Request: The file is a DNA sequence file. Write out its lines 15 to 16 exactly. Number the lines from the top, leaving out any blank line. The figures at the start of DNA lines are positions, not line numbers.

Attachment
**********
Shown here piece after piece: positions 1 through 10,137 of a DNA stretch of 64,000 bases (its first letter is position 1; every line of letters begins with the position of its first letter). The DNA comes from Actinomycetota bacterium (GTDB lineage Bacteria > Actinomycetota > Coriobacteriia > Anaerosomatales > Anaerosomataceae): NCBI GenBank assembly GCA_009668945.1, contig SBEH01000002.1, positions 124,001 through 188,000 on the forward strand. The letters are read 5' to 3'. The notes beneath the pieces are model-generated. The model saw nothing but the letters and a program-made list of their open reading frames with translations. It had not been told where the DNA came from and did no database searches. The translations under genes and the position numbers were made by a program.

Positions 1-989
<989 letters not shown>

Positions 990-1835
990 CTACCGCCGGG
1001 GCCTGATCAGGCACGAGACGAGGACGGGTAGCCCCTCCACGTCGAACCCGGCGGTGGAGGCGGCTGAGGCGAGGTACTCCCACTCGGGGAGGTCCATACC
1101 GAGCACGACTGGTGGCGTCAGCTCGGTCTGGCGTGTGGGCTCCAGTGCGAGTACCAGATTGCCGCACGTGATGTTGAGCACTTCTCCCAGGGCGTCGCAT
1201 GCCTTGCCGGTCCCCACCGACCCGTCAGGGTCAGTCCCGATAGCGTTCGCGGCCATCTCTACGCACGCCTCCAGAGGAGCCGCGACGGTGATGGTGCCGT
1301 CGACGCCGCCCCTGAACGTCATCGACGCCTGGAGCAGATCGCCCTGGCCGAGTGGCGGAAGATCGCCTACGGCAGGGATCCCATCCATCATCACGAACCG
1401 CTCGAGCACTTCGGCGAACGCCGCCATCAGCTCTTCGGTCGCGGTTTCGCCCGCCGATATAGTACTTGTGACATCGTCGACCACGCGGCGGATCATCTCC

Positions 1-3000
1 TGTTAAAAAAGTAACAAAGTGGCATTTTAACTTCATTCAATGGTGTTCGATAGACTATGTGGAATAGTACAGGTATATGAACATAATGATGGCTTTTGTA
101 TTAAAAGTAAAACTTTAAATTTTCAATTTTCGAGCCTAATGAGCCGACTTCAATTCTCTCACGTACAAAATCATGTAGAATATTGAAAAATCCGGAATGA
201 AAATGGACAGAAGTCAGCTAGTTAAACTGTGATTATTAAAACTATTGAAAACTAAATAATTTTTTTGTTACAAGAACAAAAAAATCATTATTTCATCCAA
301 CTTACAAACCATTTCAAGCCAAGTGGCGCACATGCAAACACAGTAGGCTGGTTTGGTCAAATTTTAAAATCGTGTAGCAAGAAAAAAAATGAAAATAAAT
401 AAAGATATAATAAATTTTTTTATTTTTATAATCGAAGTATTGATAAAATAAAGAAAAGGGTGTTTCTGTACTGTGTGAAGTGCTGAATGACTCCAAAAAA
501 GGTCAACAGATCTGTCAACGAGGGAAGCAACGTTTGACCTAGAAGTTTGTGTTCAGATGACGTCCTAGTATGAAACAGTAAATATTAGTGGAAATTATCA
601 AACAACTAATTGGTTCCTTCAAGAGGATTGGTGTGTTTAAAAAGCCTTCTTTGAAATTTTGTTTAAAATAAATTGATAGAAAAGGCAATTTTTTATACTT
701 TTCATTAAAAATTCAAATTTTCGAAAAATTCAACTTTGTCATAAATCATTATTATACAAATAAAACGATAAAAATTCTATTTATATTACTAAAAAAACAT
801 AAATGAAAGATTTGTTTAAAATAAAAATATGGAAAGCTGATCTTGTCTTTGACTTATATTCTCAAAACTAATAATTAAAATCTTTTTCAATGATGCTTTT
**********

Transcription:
301 CTTACAAACCATTTCAAGCCAAGTGGCGCACATGCAAACACAGTAGGCTGGTTTGGTCAAATTTTAAAATCGTGTAGCAAGAAAAAAAATGAAAATAAAT
401 AAAGATATAATAAATTTTTTTATTTTTATAATCGAAGTATTGATAAAATAAAGAAAAGGGTGTTTCTGTACTGTGTGAAGTGCTGAATGACTCCAAAAAA